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British travellers have been warned to make sure their passports are valid for travel to continental EU and other Schengen Area countries.

This follows several reported cases of people being turned back by airline staff at boarding gates, most commonly because their UK passport was issued more than 10 years ago. 

Speaking to The Guardian newspaper, Jo Rhodes, deputy travel editor at Which?, said, “Recently, some travellers have been caught out by EU passport rules, meaning they haven’t been able to go on holiday as planned.

“Your passport must have been issued in the past 10 years at the time of entering the EU. Legally, you’re also required to have at least three months left on your passport at the time you plan on exiting the EU. If you have a holiday planned this summer, check your passport now to make sure it meets all the requirements for your destination, so you don’t risk being turned away at the airport.” 

Rhodes said Which? advises people to travel with at least six months’ validity “to be on the safe side”. Despite the legal requirement being three months, she added, “UK travellers are strongly advised by the European Commission and the UK government to have no less than six months on the end of their passports. This is because some border guards believe that people tend to stay in the EU for longer than they say and so they’re reluctant to grant you entry if you have less than six months.”  

Before Brexit, UK passport holders were able to travel to and from the EU with any valid passport, even if it expired the day after their return. This rule was changed post-Brexit, for travel to all EU countries except for Ireland, as well as to the four Schengen Area associate members: EFTA countries Iceland, Liechtenstein, Norway and Switzerland.

The “10-year” confusion arises because previously UK citizens were able to renew their passports before they expired, with the remaining time left (as much as nine months) added to the replacement document’s length of validity. Hence, some passports are valid for 10 years and nine months.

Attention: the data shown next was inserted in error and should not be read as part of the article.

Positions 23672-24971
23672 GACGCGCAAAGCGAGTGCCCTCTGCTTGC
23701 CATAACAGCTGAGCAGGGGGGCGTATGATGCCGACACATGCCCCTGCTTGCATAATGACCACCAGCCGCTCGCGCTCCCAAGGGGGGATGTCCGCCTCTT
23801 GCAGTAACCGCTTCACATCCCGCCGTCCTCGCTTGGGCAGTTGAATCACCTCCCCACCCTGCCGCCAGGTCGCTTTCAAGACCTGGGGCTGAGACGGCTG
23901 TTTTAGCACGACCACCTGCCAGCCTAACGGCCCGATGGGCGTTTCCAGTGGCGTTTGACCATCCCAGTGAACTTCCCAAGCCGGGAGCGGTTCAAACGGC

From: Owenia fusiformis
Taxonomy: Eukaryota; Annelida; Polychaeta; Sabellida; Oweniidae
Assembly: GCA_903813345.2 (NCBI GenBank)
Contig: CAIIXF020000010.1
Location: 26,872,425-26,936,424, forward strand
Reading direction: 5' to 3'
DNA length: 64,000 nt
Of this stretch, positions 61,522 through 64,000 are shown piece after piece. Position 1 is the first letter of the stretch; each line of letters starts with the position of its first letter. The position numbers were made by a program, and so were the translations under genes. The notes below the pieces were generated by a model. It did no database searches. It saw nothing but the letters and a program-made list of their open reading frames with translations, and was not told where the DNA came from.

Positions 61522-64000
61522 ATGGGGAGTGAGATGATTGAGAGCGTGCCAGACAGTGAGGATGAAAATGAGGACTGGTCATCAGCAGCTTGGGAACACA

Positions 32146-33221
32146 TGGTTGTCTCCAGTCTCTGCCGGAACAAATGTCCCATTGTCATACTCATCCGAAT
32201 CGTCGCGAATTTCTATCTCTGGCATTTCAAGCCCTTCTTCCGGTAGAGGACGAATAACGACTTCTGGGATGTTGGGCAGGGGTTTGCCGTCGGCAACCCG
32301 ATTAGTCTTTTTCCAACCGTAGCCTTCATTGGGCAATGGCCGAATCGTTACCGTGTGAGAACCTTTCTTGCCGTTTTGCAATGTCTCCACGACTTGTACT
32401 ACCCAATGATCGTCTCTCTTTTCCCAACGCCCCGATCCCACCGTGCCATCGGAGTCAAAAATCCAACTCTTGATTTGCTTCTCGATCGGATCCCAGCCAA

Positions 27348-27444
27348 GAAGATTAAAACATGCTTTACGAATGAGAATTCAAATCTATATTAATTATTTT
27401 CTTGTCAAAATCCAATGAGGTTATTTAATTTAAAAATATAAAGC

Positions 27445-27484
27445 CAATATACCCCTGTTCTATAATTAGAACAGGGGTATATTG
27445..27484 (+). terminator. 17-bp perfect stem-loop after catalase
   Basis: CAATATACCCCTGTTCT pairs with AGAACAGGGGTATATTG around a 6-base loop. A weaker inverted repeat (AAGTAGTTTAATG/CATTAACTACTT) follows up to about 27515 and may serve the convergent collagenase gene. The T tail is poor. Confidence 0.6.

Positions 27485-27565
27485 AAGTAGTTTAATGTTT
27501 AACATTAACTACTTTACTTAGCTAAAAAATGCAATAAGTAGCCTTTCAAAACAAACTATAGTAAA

More Convenient Biometric Checks for UK Travellers

Meanwhile, new automated biometric checks are expected to become effective soon at EU borders for all travellers from the United Kingdom.

The European Commission is reportedly willing to accommodate UK government requests to facilitate travel for Britons to the EU. 

According to the Telegraph newspaper, the UK government wants EU member states to follow the examples of Spain and Portugal and allow Britons to enter their territory by using e-gates instead of going through regular checks for third-country travellers.

All UK citizens are currently required to have their passports manually stamped when entering any EU member state, and to go through line checks for non-EU citizens. This can invariably lead to longer waiting times.

While temporary measures might be agreed between the UK and EU this year, any formal agreement about new procedures is not expected to be finalised until implementation of an electronic travel and border authorisation scheme that will replace passport stamping with digital registration of people entering and leaving the Schengen Area. The date for its implementation has been postponed until 2024.

Also in 2024, passengers at Spanish airports will no longer have to empty their carry-on bags at control points.

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